This week, we published our August surveys of regional manufacturers and service firms. Our Supplemental Survey Report, released this morning, reveals how these businesses view the effects of recent trade policy on their costs, prices, sales, and profits. The results suggest that recent tariffs are raising both input costs and selling prices for local businesses, and these effects appear to be more widespread for manufacturers than for service firms.
At the outset of the survey, firms are asked how much of their revenue comes from foreign customers. About three-quarters of manufacturing firms and a little more than half of service firms in our surveys report having at least some foreign customers. While manufacturers largely export goods, service firms provide a wide range of offerings to foreign customers, ranging from tourism services to legal, financial, and consulting services.
Roughly two-thirds of manufacturing respondents indicated that tariffs have already had at least some upward effect on their overall input costs, and more than 70 percent anticipate that changes in trade policy will push up input costs in 2018 and 2019. Moreover, roughly half of manufacturing respondents expect trade policy to have an upward effect on their selling prices in both years. Among service sector firms, 44 percent are already seeing input price increases from tariffs, almost half see an upward effect on input prices in 2018, and well over half anticipate an upward effect in 2019. In addition to effects on prices, one in three manufacturers and one in four service firms see trade policy changes having a downward effect on sales to foreign customers in 2018. Sales to domestic customers are not seen to be affected, on balance.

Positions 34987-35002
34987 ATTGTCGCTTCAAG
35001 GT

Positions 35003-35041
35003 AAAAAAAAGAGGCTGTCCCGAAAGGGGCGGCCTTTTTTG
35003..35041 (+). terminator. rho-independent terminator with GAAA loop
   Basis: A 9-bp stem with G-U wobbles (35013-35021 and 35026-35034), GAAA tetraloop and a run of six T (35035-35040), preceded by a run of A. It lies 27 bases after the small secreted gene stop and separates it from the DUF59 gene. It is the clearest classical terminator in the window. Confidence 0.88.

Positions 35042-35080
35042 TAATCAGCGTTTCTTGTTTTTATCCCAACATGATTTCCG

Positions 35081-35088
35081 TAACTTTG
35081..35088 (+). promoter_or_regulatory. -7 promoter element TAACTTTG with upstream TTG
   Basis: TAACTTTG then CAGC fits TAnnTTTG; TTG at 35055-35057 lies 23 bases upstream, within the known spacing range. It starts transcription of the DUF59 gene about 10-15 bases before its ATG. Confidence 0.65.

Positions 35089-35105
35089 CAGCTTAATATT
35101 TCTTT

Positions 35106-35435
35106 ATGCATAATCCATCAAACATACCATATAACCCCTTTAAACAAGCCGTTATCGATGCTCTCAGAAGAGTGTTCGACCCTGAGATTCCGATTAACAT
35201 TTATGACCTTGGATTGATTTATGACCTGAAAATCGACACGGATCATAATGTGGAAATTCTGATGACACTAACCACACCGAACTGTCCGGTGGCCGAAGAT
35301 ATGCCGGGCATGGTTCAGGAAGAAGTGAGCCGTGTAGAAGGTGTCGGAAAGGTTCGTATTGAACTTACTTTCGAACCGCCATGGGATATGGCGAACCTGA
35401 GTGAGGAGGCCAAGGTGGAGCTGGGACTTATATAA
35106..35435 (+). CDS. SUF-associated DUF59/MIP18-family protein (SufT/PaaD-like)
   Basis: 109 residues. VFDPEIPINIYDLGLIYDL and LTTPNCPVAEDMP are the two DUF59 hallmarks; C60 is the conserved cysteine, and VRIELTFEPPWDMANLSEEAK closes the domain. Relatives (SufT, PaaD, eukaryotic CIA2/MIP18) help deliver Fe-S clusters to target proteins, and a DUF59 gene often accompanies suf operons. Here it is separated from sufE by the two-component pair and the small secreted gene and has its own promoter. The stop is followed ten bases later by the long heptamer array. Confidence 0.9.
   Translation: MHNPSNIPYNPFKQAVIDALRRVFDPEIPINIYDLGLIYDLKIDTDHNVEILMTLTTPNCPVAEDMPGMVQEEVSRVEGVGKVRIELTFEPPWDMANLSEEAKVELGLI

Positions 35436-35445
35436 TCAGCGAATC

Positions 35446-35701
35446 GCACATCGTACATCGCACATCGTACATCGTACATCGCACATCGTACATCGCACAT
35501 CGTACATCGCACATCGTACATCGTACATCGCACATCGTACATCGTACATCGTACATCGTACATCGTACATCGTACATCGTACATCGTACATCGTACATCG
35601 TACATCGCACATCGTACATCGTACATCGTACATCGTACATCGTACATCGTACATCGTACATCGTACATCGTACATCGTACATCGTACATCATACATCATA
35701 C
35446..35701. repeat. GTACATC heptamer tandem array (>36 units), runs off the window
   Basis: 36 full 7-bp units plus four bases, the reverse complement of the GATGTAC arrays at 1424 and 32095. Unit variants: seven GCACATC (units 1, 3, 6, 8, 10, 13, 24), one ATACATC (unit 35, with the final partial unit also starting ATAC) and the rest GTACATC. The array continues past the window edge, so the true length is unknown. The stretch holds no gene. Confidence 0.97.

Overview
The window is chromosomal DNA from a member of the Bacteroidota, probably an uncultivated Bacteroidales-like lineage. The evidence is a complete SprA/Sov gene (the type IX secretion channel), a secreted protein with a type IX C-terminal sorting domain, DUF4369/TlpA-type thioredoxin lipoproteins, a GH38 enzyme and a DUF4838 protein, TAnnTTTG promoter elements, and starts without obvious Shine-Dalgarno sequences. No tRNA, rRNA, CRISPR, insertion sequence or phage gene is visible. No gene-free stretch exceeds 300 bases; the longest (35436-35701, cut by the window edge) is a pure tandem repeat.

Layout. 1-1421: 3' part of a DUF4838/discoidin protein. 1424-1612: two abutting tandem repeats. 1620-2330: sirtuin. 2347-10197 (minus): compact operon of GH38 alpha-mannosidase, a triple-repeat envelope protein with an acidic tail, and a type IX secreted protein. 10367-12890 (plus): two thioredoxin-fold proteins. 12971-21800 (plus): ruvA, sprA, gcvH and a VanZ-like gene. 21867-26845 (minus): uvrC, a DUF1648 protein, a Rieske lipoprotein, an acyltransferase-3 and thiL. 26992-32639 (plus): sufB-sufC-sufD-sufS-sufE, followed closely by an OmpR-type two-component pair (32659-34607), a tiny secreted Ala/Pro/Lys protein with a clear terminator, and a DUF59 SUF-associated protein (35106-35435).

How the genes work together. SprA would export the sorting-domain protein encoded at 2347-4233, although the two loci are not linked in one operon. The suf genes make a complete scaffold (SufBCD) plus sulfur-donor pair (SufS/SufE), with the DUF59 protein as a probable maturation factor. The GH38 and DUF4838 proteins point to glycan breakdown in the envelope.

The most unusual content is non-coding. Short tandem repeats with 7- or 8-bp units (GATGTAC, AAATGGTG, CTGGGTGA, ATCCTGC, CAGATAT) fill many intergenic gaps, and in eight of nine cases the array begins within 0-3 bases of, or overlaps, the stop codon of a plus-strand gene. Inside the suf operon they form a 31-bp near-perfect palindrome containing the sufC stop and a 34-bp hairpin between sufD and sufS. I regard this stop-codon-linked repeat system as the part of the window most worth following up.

Roughly 50 percent of manufacturers and 40 percent of service firms see trade policy changes as having a negative effect on profits in 2018. (Note that this does not necessarily mean that profits are projected to decline, only that they are expected to be lower than they otherwise would have been.) In addition to offering an assessment of the effects of tariffs and other trade policies on business costs and profits, a number of survey respondents commented that uncertainty about future trade policy has made planning and investing more challenging.
The views expressed in this post are those of the authors and do not necessarily reflect the position of the Federal Reserve Bank of New York or the Federal Reserve System. Any errors or omissions are the responsibility of the authors.
Jason Bram is an officer in the Federal Reserve Bank of New York’s Research and Statistics Group.
Richard Deitz is an assistant vice president in the Bank’s Research and Statistics Group.
How to cite this blog post:
Jason Bram and Richard Deitz, “Just Released: August Regional Survey—Businesses See Tariffs Raising Prices,” Federal Reserve Bank of New York Liberty Street Economics (blog), August 16,2018, http://libertystreeteconomics.newyorkfed.org/2018/08/just-released-august-regional-survey-businesses-see-tariffs-raising-prices.html.